The first three pellets went into the bullseye, so I thought the effort would be worth testing. This time ten RS pellets went into 2.181-inches. It’s the smallest group of today’s test by a slim margin.

Daisy 35 NormaJSB RS
The second group of JSB RS pellets was shot with reading glasses and is the smallest group of the test.

The RS pellet is so short that I had a lot of trouble loading them. Several flipped around and a couple ended up in the BB hole that feeds from the magazine. I finally got so frustrated that I used the reverse tweezers that fed the pellets better.


Okay, I have a lot to say about today’s test. Obviously these were not the results I was hoping for. I put them down to two or three possible causes, and maybe all of them.

First, my aiming was not precise. I see that using the reading glasses improved my last group of RS pellets, though not enough to matter. This is the same pellet that the last Daisy 35 in 2013 put into 0.76-inches.

Second, and I think this is the real reason for today’s results, not every Daisy 35 is equally accurate. I have tested three of them so far and one (2013) was accurate, today’s was mediocre to poor and the first one I tested  in 2012 was dismal.

And third, I’m 73 years old and I may have lost some of my shooting edge. Naturally I don’t like this conclusion, but I have to face facts.

Now, what should we expect of the Daisy 35? Is it enough that it can hit a soda can at 20 feet most of the time? It probably is, BUT — and this is a big but — at what point do we start making comparisons to other airguns in this class — guns like the Crosman 760? You guys do that all the time but I try not to. However, if the test results keep coming out like today, I may have to.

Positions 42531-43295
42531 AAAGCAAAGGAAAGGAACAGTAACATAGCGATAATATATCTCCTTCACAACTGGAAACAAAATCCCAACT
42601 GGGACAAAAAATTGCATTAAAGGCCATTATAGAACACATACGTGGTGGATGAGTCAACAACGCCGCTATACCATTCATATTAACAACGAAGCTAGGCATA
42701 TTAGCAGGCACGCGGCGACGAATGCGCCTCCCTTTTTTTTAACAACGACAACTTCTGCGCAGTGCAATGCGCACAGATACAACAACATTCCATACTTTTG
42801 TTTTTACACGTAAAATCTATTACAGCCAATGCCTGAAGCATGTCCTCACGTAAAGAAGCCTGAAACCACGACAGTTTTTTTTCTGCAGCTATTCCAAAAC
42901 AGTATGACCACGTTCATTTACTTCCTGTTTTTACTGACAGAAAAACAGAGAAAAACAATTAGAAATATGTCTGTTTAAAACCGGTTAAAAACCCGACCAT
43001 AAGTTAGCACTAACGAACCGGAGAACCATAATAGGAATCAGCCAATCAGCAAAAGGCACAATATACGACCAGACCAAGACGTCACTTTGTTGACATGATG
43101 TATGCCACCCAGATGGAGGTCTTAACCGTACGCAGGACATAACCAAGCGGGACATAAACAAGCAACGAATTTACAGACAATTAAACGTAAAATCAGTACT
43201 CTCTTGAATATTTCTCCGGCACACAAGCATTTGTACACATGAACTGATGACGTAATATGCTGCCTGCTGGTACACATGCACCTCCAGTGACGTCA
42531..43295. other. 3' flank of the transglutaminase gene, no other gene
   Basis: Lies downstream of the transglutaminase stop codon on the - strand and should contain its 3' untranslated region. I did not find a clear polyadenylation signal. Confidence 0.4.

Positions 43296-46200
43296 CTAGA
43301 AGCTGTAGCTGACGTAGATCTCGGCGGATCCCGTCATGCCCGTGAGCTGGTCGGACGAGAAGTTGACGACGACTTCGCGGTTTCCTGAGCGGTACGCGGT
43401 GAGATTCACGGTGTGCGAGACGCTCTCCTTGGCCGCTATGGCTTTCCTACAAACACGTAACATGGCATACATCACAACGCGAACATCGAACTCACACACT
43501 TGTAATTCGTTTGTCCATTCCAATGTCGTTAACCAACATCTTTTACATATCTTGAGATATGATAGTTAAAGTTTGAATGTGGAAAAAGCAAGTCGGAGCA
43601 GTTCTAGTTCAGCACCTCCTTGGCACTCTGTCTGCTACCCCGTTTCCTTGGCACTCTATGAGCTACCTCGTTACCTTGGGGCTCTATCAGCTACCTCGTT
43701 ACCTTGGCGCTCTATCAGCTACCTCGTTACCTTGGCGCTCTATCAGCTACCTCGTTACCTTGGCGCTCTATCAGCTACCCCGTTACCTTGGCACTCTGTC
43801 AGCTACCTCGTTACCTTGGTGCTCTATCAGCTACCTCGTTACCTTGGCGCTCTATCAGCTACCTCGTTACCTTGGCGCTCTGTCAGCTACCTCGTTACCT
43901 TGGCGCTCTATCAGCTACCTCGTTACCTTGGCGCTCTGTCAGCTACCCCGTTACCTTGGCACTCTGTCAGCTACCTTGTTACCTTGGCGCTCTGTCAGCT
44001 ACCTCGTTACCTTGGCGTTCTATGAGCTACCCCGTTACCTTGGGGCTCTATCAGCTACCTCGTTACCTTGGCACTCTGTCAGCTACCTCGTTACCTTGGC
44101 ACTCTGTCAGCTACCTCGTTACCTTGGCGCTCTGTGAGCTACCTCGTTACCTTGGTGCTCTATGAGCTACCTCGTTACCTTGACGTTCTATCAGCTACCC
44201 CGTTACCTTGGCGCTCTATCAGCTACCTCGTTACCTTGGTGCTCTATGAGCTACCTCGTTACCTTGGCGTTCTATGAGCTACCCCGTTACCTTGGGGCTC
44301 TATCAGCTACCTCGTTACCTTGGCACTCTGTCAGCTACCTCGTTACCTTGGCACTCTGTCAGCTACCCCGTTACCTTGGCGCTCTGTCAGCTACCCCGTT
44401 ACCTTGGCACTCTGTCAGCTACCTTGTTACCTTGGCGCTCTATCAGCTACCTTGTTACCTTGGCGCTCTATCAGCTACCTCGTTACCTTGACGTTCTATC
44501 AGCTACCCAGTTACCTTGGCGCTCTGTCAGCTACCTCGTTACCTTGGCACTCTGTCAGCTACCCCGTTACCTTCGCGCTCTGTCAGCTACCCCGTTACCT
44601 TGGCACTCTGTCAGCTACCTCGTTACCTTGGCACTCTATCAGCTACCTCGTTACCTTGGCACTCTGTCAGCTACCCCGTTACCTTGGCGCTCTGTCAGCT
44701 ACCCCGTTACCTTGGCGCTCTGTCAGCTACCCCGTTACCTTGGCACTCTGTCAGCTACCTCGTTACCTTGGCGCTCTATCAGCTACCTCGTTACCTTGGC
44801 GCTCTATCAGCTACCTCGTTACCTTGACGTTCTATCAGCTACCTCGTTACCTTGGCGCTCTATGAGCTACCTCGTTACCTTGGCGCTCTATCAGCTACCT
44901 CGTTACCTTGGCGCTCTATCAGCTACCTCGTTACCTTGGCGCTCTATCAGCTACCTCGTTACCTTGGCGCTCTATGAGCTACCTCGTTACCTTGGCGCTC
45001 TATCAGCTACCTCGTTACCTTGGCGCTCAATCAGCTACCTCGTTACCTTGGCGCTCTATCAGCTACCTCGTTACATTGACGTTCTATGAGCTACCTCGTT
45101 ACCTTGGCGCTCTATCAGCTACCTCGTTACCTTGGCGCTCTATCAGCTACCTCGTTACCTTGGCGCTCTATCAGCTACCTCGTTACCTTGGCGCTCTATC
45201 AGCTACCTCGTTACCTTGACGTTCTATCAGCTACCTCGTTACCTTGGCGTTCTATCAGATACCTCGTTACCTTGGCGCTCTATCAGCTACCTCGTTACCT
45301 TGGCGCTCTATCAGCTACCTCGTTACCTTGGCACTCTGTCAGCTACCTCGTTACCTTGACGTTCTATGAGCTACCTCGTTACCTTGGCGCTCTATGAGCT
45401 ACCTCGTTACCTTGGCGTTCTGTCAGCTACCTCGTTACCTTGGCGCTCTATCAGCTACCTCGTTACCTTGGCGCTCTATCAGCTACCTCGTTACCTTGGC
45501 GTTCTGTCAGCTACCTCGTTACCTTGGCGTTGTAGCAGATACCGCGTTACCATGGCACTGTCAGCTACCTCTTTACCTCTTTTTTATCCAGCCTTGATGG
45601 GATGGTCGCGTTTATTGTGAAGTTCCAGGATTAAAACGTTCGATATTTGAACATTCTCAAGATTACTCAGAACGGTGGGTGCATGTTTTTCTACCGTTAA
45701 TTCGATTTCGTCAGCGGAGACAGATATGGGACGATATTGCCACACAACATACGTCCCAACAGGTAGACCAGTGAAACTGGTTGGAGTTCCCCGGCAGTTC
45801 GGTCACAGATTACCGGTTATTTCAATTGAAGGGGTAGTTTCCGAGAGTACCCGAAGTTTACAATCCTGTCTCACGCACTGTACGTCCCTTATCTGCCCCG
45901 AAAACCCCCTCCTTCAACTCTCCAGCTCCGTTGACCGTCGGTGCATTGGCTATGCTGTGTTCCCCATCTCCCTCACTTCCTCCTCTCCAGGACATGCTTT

Better sights

Remember a few days ago when I showed you a big improvement in the accuracy of the Crosman Vigilante revolver when the UTG Reflex Micro dot sight was installed? Will that happen here, as well? I don’t know, but I sure want to find out. It’s so important that I believe I will test that next before I test this airgun with BBs.


Well, this test just took a turn I sure don’t relish. I was hoping to see those smaller groups like we saw in 2013. But that’s why I test. If I do my job things won’t always turn out well. But those results can be just as beneficial as when things do go well. At least we know the score. Stick around because we’re not done yet.

Lookalike airguns: Part One

by Tom Gaylord
Writing as B.B. Pelletier

History of airguns

This report covers:

What is a lookalike?
A typical lookalike
Colt held back
They got better
Military or civilian?
I could go on

Today we begin a series on lookalike airguns. I don’t know exactly how long this could be, but I suspect it could be large. I also know that this subject is a favorite for many of you.

What is a lookalike?

A lookalike airgun is one that resembles an iconic firearm. It gives the owner the chance to experience the feeling of ownership and operation while remaining in the safer, less litigious world of airguns.

A typical lookalike

In a moment I will discuss the difference between a military lookalike and a purely civilian one, but let’s begin with a look at a gun that exists in both camps — the iconic Colt Single Action Army revolver! The SAA, as it is called, was brought out by Colt as the next step in revolvers from their famous black powder cap and ball handguns. While it wasn’t the last in the line, the Colt 1860 Army is perhaps the best example of an evolved single-action cap and ball revolver. It certainly is the best example of a Colt revolver from that time.

1860 Army
Colt’s 1860 Army revolver was highly advanced for a cap and ball black powder handgun.

When Smith & Wesson patented the revolver cylinder that was through-bored (open all the way through the cylinder) in the 1850s, they allowed the use of cartridge ammunition for the first time. Their first firearm on that patent was the model 1 that was initially chambered for .22 rimfire. It came to market in 1857 — just in time for the American Civil War. The cartridge it was chambered for was just called a .22 rimfire, but as that cartridge line evolved in the latter 1800s, it became known as the .22 short.

S&W mod 1
Smith & Wesson’s model 1 came out in 1857 and lasted until 1882. It was chambered for what we now call the .22 short cartridge.

The model 1 was very popular as a backup gun by Northern troops in the Civil War. It didn’t have much power — perhaps 25 foot-pounds or so, but it was better than nothing.